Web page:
Once the pasta has cooked, drain it and place it back in the warm saucepan. Drizzle with olive oil and stir this in with the lemon rind, lemon juice and vinegar.

To serve, place the spaghetti in bowls and top with the mince and tomato mix.  Sprinkle with parmesan cheese and tear the basil leaves and scatter on top.

Serves 4-6


I have adapted this recipe from a Donna Hay recipe – Summer Bolognese.

My photo above has the dish served with fettucine style pasta. I think it’s better with spaghetti, but Derek and I had made our own pasta and we don’t have a pasta machine so had cut it by hand. Making spaghetti this way is a little beyond us, so fettucine it was!

Have fun cooking,

Kirrily x

Here are some lovely grass fed beef koftas filled with spices and herbs , served with a fresh tabouli and minted yoghurt.  Great for summer time eating.  I have made them as sausage shapes on skewers but you could also shape them into meatballs and cook them in a skillet. This is likely a better option if you don’t have a BBQ plate, as the skewers can be hard to fit into a pan to cook.

Beef Koftas

  • 1 pack Conscious Farmer mince (750g)
  • 1/3 cup grated onion
  • 2 tablespoons chopped fresh parsley
  • 1 tablespoon finely chopped fresh mint
  • 6 cloves crushed garlic
  • 2 tablespoons ground coriander
  • 2 teaspoons ground cumin
  • 1 ½ teaspoons ground cinnamon
  • 1 teaspoon ground allspice
  • ½ teaspoon cayenne pepper
  • ¼ teaspoon ground ginger
  • Generous pinch salt & good grind black pepper


Mix all ingredients in a bowl. If using bamboo skewers, soak them in some water to prevent splinters. Shape the beef mixture onto skewers as seen in image above.  Makes around 12 koftas.

Heat a barbecue plate to a medium heat.  Oil the plate and place the skewers on the plate to cook.  Rotate to cook all sides, while leaving slightly pink in the middle. You may like to use tongs around the beef to move the koftas so that the skewer doesn’t break out of the mince.  Once cooked, the mince will be firmer and you will be able to move the koftas via the skewer.

Serve with the tabouli and minted yoghurt – see below.



Tabouli is traditionally made with burghul (wheat based), but I use quinoa as I have it on hand, which is great for gluten free eaters too.  Those not gluten free could also try couscous.

  • 1/4 cup quinoa – cooked as per instructions
  • 2 tomatoes, finely chopped
  • 1/4 cup lemon juice
  • 4 cups chopped fresh flat-leaf parsley leaves
  • 1 cup chopped fresh mint leaves
  • 4 green onions, thinly sliced
  • 1/4 cup olive oil

Mix all ingredients together in a bowl.


Minted Yoghurt

  • 1 cup greek yoghurt
  • 1 teaspoon lemon juice
  • Salt and pepper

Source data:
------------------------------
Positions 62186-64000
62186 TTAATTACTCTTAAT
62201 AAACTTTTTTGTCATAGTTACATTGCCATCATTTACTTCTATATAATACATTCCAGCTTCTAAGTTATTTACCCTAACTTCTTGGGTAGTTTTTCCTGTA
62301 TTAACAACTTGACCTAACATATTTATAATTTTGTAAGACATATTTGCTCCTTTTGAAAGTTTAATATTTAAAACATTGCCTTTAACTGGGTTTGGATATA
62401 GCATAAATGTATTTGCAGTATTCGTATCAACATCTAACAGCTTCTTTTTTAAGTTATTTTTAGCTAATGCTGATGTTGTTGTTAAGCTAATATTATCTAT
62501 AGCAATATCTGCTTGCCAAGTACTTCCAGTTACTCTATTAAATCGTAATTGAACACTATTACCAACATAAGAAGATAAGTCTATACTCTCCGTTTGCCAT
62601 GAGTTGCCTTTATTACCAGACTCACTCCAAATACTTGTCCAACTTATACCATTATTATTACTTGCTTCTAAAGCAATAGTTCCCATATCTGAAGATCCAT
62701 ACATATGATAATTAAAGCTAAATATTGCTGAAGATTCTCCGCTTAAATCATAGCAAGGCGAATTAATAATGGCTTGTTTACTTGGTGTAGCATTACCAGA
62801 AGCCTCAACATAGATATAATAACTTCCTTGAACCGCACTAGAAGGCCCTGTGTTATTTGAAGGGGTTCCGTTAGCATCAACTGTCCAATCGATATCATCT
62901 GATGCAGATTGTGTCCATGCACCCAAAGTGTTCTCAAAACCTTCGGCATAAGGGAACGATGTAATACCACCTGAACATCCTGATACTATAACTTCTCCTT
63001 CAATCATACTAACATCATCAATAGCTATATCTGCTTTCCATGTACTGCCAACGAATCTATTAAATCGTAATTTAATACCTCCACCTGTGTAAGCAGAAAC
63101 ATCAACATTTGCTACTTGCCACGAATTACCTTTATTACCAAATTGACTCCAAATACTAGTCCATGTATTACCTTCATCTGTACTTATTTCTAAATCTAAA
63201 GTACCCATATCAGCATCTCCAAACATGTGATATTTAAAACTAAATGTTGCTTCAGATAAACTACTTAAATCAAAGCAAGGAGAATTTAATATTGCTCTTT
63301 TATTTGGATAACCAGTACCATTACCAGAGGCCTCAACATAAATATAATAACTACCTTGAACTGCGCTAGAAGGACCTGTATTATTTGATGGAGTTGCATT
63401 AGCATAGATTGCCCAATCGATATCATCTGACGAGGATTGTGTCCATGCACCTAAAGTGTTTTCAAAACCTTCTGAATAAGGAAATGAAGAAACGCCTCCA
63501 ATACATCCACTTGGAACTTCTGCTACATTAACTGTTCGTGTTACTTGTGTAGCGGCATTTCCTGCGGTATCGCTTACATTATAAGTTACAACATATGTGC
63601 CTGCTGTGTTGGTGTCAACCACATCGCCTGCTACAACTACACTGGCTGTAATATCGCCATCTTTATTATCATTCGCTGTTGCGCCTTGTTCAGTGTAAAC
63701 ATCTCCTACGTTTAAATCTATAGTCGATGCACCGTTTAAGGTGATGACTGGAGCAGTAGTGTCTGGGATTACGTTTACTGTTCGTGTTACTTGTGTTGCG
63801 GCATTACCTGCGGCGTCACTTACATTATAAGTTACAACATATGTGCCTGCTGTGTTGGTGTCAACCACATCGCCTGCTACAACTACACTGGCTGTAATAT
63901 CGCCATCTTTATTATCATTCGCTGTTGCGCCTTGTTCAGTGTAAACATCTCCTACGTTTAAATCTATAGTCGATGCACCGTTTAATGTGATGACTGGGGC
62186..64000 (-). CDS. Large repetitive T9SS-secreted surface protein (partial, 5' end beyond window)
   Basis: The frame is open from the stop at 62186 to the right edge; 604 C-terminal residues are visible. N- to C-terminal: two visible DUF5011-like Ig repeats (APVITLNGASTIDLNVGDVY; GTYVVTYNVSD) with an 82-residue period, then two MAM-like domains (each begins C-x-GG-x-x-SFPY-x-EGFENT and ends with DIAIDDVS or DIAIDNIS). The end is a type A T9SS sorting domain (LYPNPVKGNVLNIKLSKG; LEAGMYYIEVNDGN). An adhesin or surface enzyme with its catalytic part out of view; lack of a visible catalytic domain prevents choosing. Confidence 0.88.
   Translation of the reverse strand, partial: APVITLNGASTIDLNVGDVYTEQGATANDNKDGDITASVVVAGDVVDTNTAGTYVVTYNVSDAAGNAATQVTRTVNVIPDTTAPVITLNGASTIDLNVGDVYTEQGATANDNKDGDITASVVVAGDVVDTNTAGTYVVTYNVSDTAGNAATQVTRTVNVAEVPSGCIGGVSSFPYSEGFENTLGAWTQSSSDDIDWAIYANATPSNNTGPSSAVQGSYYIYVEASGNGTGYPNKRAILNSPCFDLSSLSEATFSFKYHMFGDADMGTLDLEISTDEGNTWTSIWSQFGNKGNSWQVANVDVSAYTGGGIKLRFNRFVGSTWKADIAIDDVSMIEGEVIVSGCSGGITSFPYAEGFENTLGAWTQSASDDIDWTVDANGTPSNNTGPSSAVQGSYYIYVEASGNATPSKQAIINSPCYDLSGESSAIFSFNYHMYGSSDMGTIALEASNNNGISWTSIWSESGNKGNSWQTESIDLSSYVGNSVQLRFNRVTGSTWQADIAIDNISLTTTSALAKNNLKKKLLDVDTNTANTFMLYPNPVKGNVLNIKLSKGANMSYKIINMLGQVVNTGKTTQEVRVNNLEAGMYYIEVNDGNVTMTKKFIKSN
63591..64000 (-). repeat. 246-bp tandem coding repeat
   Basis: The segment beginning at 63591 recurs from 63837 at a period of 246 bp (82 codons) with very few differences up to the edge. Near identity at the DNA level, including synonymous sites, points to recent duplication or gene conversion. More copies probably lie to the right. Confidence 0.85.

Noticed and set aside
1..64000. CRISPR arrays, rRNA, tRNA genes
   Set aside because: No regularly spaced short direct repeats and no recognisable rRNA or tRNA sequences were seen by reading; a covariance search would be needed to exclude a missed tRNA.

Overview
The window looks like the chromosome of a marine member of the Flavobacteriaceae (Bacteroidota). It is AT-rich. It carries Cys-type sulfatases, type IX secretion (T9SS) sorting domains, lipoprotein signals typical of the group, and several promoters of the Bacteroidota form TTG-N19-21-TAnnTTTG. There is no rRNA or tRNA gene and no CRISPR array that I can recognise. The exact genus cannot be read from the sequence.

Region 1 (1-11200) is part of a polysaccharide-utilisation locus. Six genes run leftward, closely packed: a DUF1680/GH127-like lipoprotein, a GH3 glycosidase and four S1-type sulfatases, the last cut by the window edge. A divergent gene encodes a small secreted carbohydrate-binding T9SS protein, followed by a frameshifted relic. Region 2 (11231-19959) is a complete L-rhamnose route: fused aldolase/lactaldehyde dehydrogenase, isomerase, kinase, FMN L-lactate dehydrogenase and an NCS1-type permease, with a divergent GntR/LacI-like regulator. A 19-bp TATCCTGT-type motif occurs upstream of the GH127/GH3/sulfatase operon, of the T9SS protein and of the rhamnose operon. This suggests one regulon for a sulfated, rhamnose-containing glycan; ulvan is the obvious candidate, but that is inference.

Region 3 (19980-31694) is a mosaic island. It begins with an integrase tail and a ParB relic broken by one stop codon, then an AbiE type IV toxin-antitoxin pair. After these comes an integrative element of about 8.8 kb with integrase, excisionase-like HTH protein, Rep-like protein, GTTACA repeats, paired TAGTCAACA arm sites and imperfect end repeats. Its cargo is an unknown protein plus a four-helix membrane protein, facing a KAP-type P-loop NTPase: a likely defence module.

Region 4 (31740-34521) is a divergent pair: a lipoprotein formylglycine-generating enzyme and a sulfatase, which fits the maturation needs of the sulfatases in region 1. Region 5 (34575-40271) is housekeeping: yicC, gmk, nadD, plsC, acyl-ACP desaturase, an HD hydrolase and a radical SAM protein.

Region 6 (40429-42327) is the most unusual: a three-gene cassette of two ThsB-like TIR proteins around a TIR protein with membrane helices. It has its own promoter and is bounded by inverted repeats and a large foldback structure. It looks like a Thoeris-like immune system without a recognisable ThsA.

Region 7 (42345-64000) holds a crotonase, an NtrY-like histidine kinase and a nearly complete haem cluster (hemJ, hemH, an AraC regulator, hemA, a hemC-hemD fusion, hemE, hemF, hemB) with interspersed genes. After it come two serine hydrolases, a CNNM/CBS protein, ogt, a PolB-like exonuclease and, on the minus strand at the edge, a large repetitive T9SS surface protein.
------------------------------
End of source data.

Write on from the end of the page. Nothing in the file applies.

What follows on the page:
• 1 tablespoon freshly chopped mint

Combine all ingredients.


Serve the koftas alongside the tabouli and with a generous dollop of minted yoghurt.

Regardless of the hamper you order from us, they all contain grass fed beef mince, so no excuses not to try this recipe!  Our hampers options can be seen and ordered here.

Enjoy and eat well, Kirrily.

When there are only so many packs of sausages to go around, it can be hard to pull some away from a grill-up to allocate to a meal that takes at least a little more effort than ‘chucking a few snags on the barbie’. This one however, is well worth it!

The base ingredients are actually a fairly standard set of flavours – bacon, onion, red wine, tomatoes – but the addition of the fennel seeds, together with rosemary make all the difference.  Served with creamy mashed potato and some greens on the side, it’s the perfect meal for the Winter season.


  • olive oil
  • 1 pack Conscious Farmer Sausages (pack of 9)
  • 4 bacon rashers – chopped
  • 1 onion – sliced
  • 1 garlic clove – crushed
  • 1 tsp fennel seeds
  • 1 cup (250ml) red wine
  • 1 sprig rosemary – leaves stripped
  • 210g chopped tomatoes or cherry tomatoes (tinned or fresh)
  • 200ml chicken stock
  • Sea salt and cracked black pepper
  • Mashed potato to serve

Place the sausages in a pan with some olive oil and brown all sides. Remove from the pan.  Discard some fat from the pan, if necessary.  Add the bacon and cook until crisp, then remove and sit with the sausages.

Add the onions, cook until soft, then add the garlic and fennel seeds and cook for one minute. Add the red wine to the pan and simmer until the liquid is reduced by half.

Place the sausage and bacon back in the pan.  Add the tomatoes, rosemary leaves and chicken stock. Simmer for 20 minutes with a lid covering; remove the lid toward the end of simmering to allow the liquid to reduce. Season with salt and pepper, if required.

Serve with creamy mashed potato and greens on the side.

I have taken this recipe and adapted it from the following website.

Here is a fresh little salad to serve aside one of our tasty steaks while the weather’s hot. If you have a vegetable patch like me, you may well also have an abundance of tomatoes, basil, parsley and oregano right now that you’re looking for ways to use! If not, you may find some tasty, in season tomatoes at the markets at this time of year.